Accusing retail drug giant Rite Aid of “stalling” tactics, hundreds of workers and their supporters from California, Pennsylvania and New York marched on Rite Aid’s annual shareholder meeting in Harrisburg, Pa., June 23 to demand the company reach agreement on new contracts.
At issue are a first-time contract with workers at the company’s sprawling southwest distribution center in Lancaster, Calif., and contract renewal at stores in Pennsylvania.
After the rally, Pennsylvania AFL-CIO President Richard Bloomingdale and 20 Rite Aid workers and union representatives walked into the annual meeting and presented a resolution calling for shareholders to have a say on CEO pay.
Mary Summons, who is being replaced as CEO but continues as chairwoman of the Rite Aid board, received $6 million in fiscal year 2008 and $3.2 million in 2010. Had she been fired after presiding over company losses in recent years, she would have received a golden parachute of more than $14 million, according to the AFL-CIO.
While Summons made millions even as Rite Aid’s stock price dropped, Sylvia Estrada and Angel Warner, International Longshore and Warehouse Union members at the Lancaster warehouse, made an impassioned plea “to give us our rights – to be paid fairly and treated with respect.”
Rite Aid waged a three-year anti-union campaign that put the nearly 600 workers at the Lancaster distribution center “through hell and back,” Peter Olney, the union’s organizing director, said earlier this year. But, in March 2008, the workers voted in the ILWU.
Despite company efforts to intimidate workers in the workplace and stall in negotiations, Olney said “the workers remain solidly behind the union” and have been making gains.
Most recently, after a worker suffered a serious head injury, the company agreed in negotiations with the union to stop storing heavy liquor boxes on the top levels of the warehouse “mods,” and not to count time spent fixing unstable loads against the workers’ production quotas.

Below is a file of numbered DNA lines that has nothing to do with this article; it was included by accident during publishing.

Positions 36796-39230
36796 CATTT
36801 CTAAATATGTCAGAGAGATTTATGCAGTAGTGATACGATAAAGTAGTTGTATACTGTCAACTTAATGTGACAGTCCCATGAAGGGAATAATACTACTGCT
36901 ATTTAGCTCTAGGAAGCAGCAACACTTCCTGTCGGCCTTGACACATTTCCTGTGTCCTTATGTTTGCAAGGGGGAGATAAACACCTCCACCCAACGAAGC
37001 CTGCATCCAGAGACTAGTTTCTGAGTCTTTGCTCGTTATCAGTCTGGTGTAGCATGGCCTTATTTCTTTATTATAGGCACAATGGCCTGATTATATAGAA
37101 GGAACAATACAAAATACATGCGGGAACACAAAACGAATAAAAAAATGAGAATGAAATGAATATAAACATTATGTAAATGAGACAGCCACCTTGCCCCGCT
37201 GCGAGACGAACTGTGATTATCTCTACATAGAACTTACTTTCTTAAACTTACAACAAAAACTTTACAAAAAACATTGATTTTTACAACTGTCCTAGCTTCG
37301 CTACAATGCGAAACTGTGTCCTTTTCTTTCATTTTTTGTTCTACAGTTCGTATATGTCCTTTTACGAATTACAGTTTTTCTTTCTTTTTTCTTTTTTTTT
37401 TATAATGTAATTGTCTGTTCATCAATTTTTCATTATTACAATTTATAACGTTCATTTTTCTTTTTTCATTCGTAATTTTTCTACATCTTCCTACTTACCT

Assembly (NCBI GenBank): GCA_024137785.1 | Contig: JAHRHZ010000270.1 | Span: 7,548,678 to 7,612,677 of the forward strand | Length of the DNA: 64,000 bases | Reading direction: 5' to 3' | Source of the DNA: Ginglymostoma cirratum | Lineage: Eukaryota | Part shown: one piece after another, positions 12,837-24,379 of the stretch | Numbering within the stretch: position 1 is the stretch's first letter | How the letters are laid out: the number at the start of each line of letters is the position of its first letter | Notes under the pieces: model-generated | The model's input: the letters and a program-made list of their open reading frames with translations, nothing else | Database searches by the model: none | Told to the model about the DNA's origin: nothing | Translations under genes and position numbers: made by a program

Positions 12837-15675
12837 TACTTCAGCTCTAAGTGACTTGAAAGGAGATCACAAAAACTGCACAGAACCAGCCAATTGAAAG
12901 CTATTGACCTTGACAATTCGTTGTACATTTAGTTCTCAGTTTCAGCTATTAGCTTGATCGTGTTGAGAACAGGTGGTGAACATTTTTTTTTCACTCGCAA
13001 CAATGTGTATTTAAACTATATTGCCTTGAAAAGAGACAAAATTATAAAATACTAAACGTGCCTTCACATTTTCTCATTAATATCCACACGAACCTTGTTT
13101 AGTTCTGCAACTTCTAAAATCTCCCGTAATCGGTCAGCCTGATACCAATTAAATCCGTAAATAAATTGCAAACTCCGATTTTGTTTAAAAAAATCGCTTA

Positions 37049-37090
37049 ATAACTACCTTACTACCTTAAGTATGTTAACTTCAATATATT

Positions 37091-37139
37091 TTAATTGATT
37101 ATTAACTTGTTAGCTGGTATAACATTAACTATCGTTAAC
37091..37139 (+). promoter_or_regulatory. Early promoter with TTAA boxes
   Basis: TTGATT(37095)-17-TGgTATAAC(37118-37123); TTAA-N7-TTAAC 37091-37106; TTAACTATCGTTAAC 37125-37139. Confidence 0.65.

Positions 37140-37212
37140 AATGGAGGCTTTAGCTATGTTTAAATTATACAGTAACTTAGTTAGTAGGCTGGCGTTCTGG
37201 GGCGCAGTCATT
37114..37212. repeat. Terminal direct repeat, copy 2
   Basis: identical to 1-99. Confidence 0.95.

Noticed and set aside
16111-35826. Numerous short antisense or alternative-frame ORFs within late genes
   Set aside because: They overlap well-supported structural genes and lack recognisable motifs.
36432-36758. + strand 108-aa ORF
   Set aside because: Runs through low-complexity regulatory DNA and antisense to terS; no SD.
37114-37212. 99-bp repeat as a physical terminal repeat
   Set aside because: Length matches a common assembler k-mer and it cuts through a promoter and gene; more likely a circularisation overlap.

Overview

The workers and their union are employing a combination of tactics, including shop floor initiatives by the workers themselves as well as public and legal pressure, in order to improve safety and working conditions as they continue to fight for their first contract.
Speaking of the most recent victory, ILWU bargaining team member Carlos Rubio said, “Having a union, and feeling empowered because of it, helped us finally get this done.”
Meanwhile in Pennsylvania, Wendell Young IV, president of United Food and Commercial Workers Local 1776, urged Rite Aid “to bargain in good faith” to reach agreement on new contracts at the retail stores in the state.
Other speakers at the actions outside and inside the shareholder meeting included union leaders representing Rite Aid retail store clerks from 1199-SEIU in New York City and warehouse workers from the Teamsters union on the East Coast.
Photo: A 2009 rally at Rite Aid headquarters in Pennsylvania. (AFL-CIO/Amy Niehouse) http://www.flickr.com/photos/labor2008/3292916718/ cc 2.0